In the biggest victory for India, the International Court of Justice asked Pakistan to review Jadhav's conviction, allowed consular access.
The International Court of Justice is a principal judicial organ of the United Nations which was established in June 1945 by the Charter of the United Nations and began its work in April 1946.
The seat of the Court is at the Peace Palace in The Hague (Netherlands) and it is also known as the World Court.
The International Court of Justice (ICJ) on Wednesday accepted India's plea to give consular access to Kulbhushan Jadhav and agreed that Pakistan indeed violated the provisions of 1963 Vienna Convention.
"The Court concludes that Pakistan's objection based on the said doctrine must be rejected.
To conclude, the Court finds that Pakistan is under an obligation to provide, by means of its own choosing, effective review and reconsideration of the conviction and sentence of Mr. Jadhav, so as to ensure that full weight is given to the effect of the violation of the rights set forth in Article 36 of the Vienna Convention, taking account of paragraphs 139, 145 and 146 of this judgement."
"....The court finds that the Islamic Republic of Pakistan deprived the Republic of India of the right to communicate with and have access to Mr. Kulbhushan Sudhir Jadhav, to visit him in detention and to arrange for his legal representation, and thereby breached the obligations incumbent upon it under Article 36 of the Vienna Convention on Consular Relations;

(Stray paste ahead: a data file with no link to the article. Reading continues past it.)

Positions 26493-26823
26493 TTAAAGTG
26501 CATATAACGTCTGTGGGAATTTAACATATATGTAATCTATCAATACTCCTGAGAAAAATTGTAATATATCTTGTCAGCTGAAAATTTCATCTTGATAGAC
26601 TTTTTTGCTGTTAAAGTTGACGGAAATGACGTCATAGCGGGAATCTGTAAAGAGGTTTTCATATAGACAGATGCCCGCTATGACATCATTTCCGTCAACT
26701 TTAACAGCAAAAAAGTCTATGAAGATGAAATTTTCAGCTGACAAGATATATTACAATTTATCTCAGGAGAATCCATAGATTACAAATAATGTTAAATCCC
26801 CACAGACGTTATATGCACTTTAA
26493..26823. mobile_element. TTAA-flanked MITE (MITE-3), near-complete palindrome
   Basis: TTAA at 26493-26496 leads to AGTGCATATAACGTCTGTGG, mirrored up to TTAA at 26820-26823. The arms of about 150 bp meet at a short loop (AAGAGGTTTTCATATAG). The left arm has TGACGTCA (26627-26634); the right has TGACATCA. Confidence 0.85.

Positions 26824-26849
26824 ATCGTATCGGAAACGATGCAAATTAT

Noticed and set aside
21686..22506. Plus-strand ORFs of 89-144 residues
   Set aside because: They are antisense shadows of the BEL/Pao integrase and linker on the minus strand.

it also finds that the appropriate reparation in this case consists in the obligation of the Islamic Republic of Pakistan to provide, by the means of its own choosing, effective review and reconsideration of the conviction and sentence of Mr. Kulbhushan Sudhir Jadhav, so as to ensure that full weight is given to the effect of the violation of the rights set forth in Article 36 of the Convention.....Declares that a continued stay of execution constitutes an indispensable condition for the effective review and reconsideration of the conviction and sentence of Mr. Kulbhushan Sudhir Jadhav." the world court added.
India's lawyers had told the court in February that it was 'farcical case' based on 'malicious propaganda', while Pakistan's lawyers hit back by accusing Jadhav of 'terrorism'.
The last hearing coincided with a sharp spike in tensions after a suicide bombing at Pulwama in J&K, although relations have since improved.